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See detailThird-party mesenchymal stem cell infusion in kidney transplant recipient: 6-month safety interim analysis
WEEKERS, Laurent ULg; ERPICUM, Pauline ULg; DETRY, Olivier ULg et al

in American Journal of Transplantation (2015, May), 15(suppl 3),

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See detailInfusion of third-party mesenchymal stromal cells after liver transplantation: a phase 1, open-label, clinical study
DETRY, Olivier ULg; VANDERMEULEN, Morgan ULg; DELBOUILLE, Marie-Hélène ULg et al

Poster (2015, March 27)

Transplanted patients have to deal with numerous side effects of life-long dependence on immunosuppressive drugs. Paradoxically these drugs fail to prevent acute and/or chronic rejection in many cases ... [more ▼]

Transplanted patients have to deal with numerous side effects of life-long dependence on immunosuppressive drugs. Paradoxically these drugs fail to prevent acute and/or chronic rejection in many cases. Mesenchymal stromal cells (MSC) are multipotent and self-renewing bone marrow progenitors that have been shown both in vitro and in vivo as capable of (i) immunomodulation, (ii) anti-inflammation in case of ischemia/reperfusion injury, and (ii) stimulation of tissue repair. MSC could therefore be very interesting in organ recipients to limit chronic graft damage and to allow tolerance. This study aimed to be the first clinical evaluation of the safety and tolerability of MSC infusion after liver transplantation in a prospective, controlled, phase I study. Clinical grade MSCs were locally collected from the bone marrow of unrelated healthy donors. They were cultured in a GMP-compliant lab, underwent extensive quality controls and were frozen for storage in a MSC bank. When needed for patient treatment, MSC were thawed and intravenously injected into patients. 10 liver transplant recipients under standard immunosuppression (TAC-MMF-low dose steroids until day 30) received 1.5-3x106/kg MSC on post- operative day 3 ± 2. These patients were prospectively compared to a group of 10 control (MSC-) liver recipients. Primary endpoints were MSC infusion toxicity, and incidence of cancer and opportunistic infections at month 6. Secondary endpoints were patient and graft survivals and rejection at month 6, as well as the effects of MSC on recipients’ immune function and on immunohistology of at month 6 graft biopsies. No MSC infusional toxicity was observed. Both groups were comparable in terms of donor and recipient characteristics. There was no difference in primary end-points between control and MSC groups. No patient developed de novo cancer. There was no statistical difference in patient and graft survivals or in rejection rates. There was no graft rejection in the MSC group. Month-6 graft biopsies were not different according to Banff and fibrosis scores. This phase I study showed excellent tolerability and safety of a single infusion of third-party MSC after liver transplantation. There were no graft safety issues and no excess of immunosuppression after MSC injection. Further analyses of consequences of MSC injection on the immune profile are needed. The possibility of avoiding calcineurin-inhibitors with repeated MSC injections as main immunosuppressive therapy and/of tolerance induction by MSC infusion should be investigated by further studies. [less ▲]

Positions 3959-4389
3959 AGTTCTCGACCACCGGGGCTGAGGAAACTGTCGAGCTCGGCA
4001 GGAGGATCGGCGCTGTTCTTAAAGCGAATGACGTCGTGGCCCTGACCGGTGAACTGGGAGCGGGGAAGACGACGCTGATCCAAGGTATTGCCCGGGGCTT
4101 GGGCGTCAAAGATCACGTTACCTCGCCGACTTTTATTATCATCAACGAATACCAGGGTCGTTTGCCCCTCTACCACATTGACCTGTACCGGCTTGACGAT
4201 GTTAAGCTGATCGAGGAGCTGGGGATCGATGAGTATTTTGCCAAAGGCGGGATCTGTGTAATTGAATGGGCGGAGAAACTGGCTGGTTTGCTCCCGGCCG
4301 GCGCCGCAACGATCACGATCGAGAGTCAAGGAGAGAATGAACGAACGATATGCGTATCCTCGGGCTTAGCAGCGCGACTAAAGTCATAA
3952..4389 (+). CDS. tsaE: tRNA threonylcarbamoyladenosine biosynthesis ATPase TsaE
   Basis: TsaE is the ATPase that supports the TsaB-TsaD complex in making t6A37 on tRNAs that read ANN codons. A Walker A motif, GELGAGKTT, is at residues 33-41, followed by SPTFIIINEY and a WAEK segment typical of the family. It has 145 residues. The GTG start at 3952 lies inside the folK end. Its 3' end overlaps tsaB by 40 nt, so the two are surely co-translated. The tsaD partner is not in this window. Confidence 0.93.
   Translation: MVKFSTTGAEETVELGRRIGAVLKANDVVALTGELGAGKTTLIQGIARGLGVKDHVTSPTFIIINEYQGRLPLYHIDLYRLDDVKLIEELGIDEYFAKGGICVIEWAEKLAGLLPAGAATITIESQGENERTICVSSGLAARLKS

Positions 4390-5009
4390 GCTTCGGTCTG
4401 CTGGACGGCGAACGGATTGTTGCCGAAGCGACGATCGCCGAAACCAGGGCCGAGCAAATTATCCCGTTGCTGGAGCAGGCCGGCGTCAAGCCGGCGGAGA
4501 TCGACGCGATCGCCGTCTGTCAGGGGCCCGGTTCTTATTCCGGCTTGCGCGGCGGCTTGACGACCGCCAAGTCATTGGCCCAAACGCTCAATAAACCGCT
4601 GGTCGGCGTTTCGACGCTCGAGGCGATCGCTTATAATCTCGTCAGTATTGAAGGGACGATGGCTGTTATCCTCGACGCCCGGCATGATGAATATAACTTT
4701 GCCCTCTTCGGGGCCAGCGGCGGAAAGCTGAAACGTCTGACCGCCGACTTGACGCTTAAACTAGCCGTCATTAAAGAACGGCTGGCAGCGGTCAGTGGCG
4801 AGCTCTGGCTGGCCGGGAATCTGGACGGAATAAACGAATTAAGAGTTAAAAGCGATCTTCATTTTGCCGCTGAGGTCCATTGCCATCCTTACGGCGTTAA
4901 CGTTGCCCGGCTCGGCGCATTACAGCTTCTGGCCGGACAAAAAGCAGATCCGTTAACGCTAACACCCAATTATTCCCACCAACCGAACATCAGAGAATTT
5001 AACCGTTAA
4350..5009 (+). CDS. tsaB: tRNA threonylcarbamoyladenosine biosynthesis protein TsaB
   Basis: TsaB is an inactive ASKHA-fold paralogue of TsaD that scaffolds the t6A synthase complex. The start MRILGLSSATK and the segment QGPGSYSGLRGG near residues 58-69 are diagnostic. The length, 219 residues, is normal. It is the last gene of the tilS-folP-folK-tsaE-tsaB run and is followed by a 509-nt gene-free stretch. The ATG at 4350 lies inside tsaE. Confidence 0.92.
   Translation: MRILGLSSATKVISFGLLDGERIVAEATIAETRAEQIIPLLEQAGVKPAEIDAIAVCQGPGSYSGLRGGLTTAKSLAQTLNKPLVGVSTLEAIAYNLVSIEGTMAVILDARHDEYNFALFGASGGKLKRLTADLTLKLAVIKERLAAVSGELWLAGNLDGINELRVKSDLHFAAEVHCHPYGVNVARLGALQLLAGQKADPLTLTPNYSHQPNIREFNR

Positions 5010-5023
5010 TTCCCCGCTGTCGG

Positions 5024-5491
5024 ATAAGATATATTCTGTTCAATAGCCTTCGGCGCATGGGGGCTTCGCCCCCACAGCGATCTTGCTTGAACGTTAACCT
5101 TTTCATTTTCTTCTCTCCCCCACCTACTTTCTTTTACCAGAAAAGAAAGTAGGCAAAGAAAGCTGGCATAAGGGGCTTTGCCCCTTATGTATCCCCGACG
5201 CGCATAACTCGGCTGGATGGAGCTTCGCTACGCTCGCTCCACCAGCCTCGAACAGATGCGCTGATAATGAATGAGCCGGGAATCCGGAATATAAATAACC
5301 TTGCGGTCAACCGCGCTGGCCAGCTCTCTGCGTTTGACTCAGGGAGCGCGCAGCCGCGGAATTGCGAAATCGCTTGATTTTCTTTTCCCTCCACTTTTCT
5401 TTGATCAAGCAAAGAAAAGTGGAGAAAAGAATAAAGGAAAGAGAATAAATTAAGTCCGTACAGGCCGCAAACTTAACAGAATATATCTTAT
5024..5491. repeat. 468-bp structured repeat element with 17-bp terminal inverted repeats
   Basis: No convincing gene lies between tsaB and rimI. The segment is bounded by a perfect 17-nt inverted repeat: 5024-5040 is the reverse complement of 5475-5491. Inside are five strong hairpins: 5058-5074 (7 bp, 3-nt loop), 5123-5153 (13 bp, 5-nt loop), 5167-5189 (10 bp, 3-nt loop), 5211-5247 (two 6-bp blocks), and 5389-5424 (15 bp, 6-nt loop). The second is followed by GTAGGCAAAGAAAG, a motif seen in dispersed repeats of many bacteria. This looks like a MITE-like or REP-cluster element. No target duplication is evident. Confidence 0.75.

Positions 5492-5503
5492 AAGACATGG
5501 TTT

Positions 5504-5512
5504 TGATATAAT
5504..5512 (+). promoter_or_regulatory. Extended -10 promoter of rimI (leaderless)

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See detailInfusion of third-party mesenchymal stream cells after liver transplantation: a phase-1, open-label, clinical study
DETRY, Olivier ULg; VANDERMEULEN, Morgan ULg; DELBOUILLE, Marie-Hélène ULg et al

in Acta Gastro-Enterologica Belgica (2015, March), 78(1), 29

Background: Mesenchymal stromal cells (MSC) are multipotent bone marrow progenitors that have demonstrated significant immunosuppressive effects in various in vivo and in vitro studies. This study aimed ... [more ▼]